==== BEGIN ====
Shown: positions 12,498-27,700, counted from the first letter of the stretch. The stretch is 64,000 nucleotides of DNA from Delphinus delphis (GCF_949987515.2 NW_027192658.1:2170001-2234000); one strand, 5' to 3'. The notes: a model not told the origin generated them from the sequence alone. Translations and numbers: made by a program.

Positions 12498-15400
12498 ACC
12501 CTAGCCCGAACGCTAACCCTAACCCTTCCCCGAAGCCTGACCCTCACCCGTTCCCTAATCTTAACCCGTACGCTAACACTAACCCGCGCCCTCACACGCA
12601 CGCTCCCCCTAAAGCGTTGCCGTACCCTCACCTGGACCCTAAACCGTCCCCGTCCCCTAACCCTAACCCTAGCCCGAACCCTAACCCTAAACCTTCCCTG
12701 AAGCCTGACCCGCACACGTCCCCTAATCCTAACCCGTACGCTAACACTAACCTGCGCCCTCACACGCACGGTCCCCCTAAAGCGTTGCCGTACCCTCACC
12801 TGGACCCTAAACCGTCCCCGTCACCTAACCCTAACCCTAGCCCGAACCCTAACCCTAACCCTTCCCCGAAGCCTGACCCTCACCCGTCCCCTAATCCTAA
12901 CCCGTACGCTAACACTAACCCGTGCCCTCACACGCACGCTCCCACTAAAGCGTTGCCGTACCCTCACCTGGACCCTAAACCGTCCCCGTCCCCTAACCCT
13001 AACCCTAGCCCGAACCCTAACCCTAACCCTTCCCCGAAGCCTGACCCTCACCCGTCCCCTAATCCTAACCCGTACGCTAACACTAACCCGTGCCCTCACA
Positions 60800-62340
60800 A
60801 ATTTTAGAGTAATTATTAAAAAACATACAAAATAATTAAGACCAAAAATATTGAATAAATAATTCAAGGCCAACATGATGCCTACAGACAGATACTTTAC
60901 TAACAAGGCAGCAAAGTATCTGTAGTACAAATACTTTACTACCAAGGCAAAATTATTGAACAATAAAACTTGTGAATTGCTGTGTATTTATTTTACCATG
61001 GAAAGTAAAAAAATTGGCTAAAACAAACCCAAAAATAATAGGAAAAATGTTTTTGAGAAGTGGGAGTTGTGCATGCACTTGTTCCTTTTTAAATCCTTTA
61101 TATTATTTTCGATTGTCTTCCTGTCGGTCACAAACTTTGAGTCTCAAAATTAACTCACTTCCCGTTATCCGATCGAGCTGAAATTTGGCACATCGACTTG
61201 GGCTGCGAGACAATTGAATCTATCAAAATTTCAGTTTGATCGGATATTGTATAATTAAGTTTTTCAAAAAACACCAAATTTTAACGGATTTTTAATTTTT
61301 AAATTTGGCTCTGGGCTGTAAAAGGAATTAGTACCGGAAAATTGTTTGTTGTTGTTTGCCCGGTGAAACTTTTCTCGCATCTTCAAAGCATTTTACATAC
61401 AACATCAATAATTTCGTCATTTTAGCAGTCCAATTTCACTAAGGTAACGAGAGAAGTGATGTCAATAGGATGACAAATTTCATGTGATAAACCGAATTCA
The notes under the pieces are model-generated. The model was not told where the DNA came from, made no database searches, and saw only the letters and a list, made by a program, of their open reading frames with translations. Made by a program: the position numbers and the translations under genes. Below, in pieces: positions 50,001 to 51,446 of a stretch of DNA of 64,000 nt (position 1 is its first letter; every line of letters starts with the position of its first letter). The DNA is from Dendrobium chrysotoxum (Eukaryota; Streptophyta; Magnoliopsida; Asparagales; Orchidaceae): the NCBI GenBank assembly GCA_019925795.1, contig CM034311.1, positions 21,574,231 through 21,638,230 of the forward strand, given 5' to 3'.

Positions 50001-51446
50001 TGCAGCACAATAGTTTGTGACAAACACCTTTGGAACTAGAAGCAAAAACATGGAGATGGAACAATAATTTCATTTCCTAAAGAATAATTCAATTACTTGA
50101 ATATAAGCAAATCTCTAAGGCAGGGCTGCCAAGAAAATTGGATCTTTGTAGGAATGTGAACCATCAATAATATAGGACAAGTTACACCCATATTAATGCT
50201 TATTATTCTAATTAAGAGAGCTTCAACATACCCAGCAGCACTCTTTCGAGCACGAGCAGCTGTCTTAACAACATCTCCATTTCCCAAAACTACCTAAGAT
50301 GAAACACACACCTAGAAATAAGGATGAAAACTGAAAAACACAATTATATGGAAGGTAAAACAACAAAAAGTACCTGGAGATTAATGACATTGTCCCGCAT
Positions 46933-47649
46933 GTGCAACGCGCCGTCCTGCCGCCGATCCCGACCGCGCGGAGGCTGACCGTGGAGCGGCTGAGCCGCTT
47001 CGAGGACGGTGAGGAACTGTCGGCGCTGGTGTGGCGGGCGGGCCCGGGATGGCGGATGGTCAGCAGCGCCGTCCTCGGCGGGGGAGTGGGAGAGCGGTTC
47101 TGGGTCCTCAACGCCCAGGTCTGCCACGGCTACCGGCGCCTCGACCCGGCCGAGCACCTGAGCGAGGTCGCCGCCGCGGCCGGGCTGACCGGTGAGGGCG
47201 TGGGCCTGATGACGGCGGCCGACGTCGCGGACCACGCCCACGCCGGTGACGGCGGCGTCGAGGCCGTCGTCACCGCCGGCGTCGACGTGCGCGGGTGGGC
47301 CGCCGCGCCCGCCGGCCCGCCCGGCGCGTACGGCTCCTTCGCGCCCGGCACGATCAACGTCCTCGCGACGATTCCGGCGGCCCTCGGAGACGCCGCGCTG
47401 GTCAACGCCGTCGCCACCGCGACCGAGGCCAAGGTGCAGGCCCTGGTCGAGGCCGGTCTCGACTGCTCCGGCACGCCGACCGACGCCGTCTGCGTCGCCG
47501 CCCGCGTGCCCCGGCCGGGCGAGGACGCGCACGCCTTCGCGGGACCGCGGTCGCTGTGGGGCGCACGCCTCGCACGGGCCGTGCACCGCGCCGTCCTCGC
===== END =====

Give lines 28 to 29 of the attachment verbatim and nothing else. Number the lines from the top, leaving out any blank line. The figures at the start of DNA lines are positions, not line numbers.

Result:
47101 TGGGTCCTCAACGCCCAGGTCTGCCACGGCTACCGGCGCCTCGACCCGGCCGAGCACCTGAGCGAGGTCGCCGCCGCGGCCGGGCTGACCGGTGAGGGCG
47201 TGGGCCTGATGACGGCGGCCGACGTCGCGGACCACGCCCACGCCGGTGACGGCGGCGTCGAGGCCGTCGTCACCGCCGGCGTCGACGTGCGCGGGTGGGC